1031 Like-Kind Exchanges

Written by True Tamplin, BSc, CEPF®

Reviewed by Subject Matter Experts

Updated on September 08, 2023

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1031 Like-Kind Exchanges Overview

A 1031 Like-Kind Exchange, named after Section 1031 of the U.S. Internal Revenue Code, is a strategic investment tool that allows real estate investors to defer capital gains tax on the sale of a property.

This tax deferral is achieved when the proceeds from the sold property, often referred to as the "relinquished property," are reinvested into another "like-kind" property.

"Like-kind" refers to the nature or character of the property and not its grade or quality, meaning a broad range of property types can qualify.

The purpose of a 1031 Like-Kind Exchange is to encourage active reinvestment in the business or trade sector, stimulate the economy, and allow investors to maintain equity and increase potential returns by deferring tax liability.

It's an effective mechanism for wealth accumulation and portfolio diversification in the real estate industry.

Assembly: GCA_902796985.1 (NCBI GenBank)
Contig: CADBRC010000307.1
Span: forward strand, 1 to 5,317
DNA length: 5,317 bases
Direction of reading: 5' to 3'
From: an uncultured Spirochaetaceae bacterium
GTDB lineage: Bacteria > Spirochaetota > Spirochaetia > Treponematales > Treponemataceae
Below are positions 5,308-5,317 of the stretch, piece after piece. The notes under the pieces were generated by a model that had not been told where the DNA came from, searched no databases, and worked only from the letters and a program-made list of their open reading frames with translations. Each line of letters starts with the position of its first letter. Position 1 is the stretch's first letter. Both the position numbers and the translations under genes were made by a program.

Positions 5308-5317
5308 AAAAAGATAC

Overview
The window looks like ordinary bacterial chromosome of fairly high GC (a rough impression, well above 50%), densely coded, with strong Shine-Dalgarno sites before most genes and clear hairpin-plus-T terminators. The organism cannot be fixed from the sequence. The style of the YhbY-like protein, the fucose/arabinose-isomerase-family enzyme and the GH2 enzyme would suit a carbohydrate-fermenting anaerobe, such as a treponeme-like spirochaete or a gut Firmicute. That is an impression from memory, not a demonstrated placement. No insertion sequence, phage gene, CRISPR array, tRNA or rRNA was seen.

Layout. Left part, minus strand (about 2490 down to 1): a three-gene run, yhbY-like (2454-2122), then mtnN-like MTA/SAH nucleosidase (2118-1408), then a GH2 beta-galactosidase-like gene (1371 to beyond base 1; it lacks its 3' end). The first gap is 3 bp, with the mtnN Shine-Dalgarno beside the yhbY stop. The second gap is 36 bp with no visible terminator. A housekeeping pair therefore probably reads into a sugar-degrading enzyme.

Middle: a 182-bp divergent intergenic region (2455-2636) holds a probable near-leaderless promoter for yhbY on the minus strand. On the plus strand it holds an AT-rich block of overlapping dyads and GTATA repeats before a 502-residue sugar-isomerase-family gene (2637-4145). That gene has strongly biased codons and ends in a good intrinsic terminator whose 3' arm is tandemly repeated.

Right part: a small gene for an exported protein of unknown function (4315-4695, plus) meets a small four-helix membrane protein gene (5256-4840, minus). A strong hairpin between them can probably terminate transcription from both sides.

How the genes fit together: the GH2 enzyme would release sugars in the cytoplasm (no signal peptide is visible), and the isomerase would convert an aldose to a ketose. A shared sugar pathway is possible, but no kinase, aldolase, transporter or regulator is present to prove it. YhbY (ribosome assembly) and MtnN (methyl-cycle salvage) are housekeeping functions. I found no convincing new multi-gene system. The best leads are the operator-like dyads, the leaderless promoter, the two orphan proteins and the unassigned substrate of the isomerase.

Types of 1031 Like-Kind Exchanges

Simultaneous Exchange

The Simultaneous Exchange is the original form of a 1031 Exchange. It involves the simultaneous sale of the relinquished property and the acquisition of the replacement property.

This exchange must occur concurrently, which, due to logistical challenges, makes it less common in the modern real estate world.

Delayed Exchange

The Delayed Exchange, also known as the "Starker Exchange," is the most common form of a 1031 Exchange. In this scenario, the investor sells the relinquished property before purchasing the replacement property.

They have a maximum of 180 days to complete the purchase after selling the original property, with specific replacement property or properties identified within the first 45 days.

Reverse Exchange